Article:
Legendary guitar-pop trio DM3 are set to tour Australia in April following a renewed interest in the band on iTunes and on vinyl.
DM3’s “Monsters of Jangle” Tour will be a rare chance for fans of the WA-based, internationally revered power-pop outfit too see them perform live in limited venues around Perth, Melbourne and Sydney ahead of a trip to Japan.
“Monsters of Jangle” will showcase DM3’s ‘Best of’ vinyl release “One Time Two Times Three Times More”, a collection of explosive highlights from their five albums released on the respected Sydney based independent label Citadel Records from 1993-2002.
Formed in 1992 by The Stems’ founder songwriter Dom Mariani, the original line-up of DM3 includes Summer Suns’ drummer Pascal Barlolone and Someloves’ bassist Toni Italiano. Together they are revered worldwide for an explosive sound that fuses melodic pop hooks, cool vocals and high energy rock’n’roll guitar.
DM3’s first two albums “One Time Two Times Three Times Red Light” (1993) and “Road to Rome” (1996) were produced by the legendary Mitch Easter (REM, Pavement, Velvet Crush) and lauded by critics and fans alike as two of the world’s best in power pop genre.
Album number-three “Rippled Soul” (1998) put Mariani’s unrivalled skill as a songwriter front and centre and won legions more fans at home and in Europe and the USA.
The Downtown 3 are (from left) Carrie Phillis, Craig Jackson, Scott Nash and Johnny Casino. Emmy Etie photo.
During some lean times for rock and roll in Sydney, two staples of the live scene have been Johnny Casino & The Secrets and the Booby Traps. Casino (aka John Spittles) is a guitar toting veteran of hard-hitters Asteroid B612 and a variety of bands also much of his own making, The Secrets being the most durable (and essentially a two city collective with bases in Sydney and Melbourne) playing rootsy but righteous rock. The Booby Traps were a wonderful collision of fuzzy garage pop and girl group pizzaz, fronted by fetching songstress Carrie Phillis.
Credit: Minivan Photography.
They formed in 2009 but it's in the last few years that San Diego’s Schizophonics have convincingly cemented their reputation as one of the world’s hardest-working and most dynamic bands.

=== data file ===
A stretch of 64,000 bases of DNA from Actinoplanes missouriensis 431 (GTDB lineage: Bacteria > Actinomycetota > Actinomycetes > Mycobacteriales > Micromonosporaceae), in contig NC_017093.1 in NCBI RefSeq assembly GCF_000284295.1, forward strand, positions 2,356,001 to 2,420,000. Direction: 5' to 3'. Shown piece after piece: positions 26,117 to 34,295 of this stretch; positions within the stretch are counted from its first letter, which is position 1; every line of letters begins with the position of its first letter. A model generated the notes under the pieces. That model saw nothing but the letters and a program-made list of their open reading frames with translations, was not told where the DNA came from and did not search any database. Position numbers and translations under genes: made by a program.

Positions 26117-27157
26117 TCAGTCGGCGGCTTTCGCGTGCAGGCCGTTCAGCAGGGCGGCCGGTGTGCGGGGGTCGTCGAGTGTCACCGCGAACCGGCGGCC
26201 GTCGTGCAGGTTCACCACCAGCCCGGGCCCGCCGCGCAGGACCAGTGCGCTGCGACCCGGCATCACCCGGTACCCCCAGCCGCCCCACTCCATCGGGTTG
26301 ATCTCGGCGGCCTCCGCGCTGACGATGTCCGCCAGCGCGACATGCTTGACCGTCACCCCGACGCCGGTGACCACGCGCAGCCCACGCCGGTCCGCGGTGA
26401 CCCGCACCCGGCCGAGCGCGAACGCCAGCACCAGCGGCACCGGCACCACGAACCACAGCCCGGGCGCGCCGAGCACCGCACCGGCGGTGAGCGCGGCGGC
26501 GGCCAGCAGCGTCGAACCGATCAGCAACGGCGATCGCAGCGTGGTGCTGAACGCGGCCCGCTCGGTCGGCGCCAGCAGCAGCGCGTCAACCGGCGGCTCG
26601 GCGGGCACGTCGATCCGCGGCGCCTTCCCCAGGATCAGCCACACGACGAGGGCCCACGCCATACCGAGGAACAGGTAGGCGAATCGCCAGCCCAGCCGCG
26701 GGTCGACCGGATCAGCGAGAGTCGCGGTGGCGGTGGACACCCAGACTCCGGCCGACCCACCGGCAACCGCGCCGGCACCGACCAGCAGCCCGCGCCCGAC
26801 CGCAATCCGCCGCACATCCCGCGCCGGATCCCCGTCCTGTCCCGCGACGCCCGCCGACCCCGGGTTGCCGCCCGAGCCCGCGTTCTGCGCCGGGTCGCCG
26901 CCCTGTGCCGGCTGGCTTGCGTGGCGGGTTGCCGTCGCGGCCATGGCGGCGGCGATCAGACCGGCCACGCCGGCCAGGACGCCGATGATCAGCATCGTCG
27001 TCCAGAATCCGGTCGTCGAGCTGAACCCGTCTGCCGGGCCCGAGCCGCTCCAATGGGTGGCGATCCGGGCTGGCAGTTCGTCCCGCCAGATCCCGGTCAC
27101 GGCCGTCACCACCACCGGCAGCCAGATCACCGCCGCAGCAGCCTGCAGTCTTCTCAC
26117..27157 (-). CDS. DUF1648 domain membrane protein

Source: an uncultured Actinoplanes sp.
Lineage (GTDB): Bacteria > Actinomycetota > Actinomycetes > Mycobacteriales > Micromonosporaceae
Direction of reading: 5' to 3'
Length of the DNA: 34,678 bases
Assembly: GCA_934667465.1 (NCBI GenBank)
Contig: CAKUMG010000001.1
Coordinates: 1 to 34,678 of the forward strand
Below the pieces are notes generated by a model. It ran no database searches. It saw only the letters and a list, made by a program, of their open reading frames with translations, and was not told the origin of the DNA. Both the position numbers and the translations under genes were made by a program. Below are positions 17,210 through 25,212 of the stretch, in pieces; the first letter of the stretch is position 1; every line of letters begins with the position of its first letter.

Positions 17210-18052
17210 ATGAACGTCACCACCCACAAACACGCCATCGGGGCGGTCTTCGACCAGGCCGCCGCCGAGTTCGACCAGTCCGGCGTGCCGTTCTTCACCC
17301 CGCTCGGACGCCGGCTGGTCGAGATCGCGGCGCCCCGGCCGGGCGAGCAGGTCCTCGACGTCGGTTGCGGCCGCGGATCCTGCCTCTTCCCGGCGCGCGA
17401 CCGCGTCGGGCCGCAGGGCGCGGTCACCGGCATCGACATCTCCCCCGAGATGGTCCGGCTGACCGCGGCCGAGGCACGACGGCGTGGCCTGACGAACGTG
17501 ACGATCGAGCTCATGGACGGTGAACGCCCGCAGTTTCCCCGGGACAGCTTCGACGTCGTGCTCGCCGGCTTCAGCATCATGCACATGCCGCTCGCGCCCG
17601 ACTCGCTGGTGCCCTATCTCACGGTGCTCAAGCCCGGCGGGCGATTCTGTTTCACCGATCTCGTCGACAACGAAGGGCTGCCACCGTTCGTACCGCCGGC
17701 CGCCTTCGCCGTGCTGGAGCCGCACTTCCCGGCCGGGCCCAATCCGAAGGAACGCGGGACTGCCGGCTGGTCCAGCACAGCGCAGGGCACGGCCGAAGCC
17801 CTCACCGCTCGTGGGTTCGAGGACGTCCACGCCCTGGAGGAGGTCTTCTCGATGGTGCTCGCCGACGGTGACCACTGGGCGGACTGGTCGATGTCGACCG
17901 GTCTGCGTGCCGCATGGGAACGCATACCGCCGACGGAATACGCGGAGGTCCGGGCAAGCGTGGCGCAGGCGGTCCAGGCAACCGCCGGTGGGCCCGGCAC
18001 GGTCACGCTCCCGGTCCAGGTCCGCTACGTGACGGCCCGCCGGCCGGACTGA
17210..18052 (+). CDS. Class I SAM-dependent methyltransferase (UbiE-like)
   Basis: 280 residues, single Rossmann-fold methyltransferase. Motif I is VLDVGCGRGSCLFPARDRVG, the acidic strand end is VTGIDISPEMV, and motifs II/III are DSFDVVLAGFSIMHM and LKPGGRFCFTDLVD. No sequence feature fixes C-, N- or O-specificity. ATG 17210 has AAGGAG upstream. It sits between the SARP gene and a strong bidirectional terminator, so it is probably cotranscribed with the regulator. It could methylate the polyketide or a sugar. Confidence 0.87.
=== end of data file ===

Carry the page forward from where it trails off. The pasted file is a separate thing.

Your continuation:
Gymnastically-inclined singer-guitarist Pat Beers, drummer (and his wife) Lety Beers, plus a series of bass players, have been wowing audiences around the world with their unique brand of explosive garage rock. They’re poised to pay Australia and New Zealand their second visit in a year in February and March, before hitting Japan for the first time.
The Schizophonics have been likened to a cross between James Brown and the MC5. Local bands have been lining up to join them on bills. Aussie all-female combo, The Fangin’ Felines, are lucky enough to be joining them for two support spots - in their own hometown Wollongong (Lalalas, March 12) and Sydney (Marrickville Bowlo, March 13).
Strong females are integral to both bands, so it made perfect sense for the I-94 Bar to host a pre-tour conversation between Lety Beers and Fangin’ Feline singer Carrie Phillis. The ladies spoke over Skype earlier this week. Pat Beers joined them and uber fan Russell Hopkinson (You Am I, ex-Radio Birdman) made the whole thing happen.
"Hello and Goodbye" is the debut album for The Hot Sweets, a short-lived Wollongong band that folded a couple of years ago. I’m here to tell you, there’s a lot to like about The Hot Sweets, particularly if melodic garage-rock/power pop be your thing.
Yet that catch-all tag is only the tip of the iceberg. To better define The Hot Sweets sound you need to add in the following descriptors – likeable female vocals, melodic sensibilities, hard hitting riffs, infectious choruses and underscoring it all – pop hooks. For as I’ve written a zillion times, no matter what type of sound you are after, if a song don’t have a hook – it ain’t worth the paper it’s written on.
Johnny Casino albums are a treat for the converted and a revelation for those less fortunate. If you’re one of the latter, “Trade Winds” is as good a place as any to start.
It’s been way too long between records for Johnny - both this album and its predecessor "Time and Time Again" are old recordings woodshedded for later release - but well worth the wait. The big fella from Sydney’s Northern Beaches makes Spain his home these days, where he plies his dual trades of tattooing and playing music.
“Trade Winds” was recorded before he emigrated a couple of years ago with a crack band in North Fremantle, Western Australia. Drummer Warren Hall (The Volcanics, Datura 4, The Drones), a longtime Casino sideman, joined with Martyn P Casey (Nick Cave and the Bad Seeds /The Triffids/Grinderman) played bass. That’s as fine an engine room as you’ll find.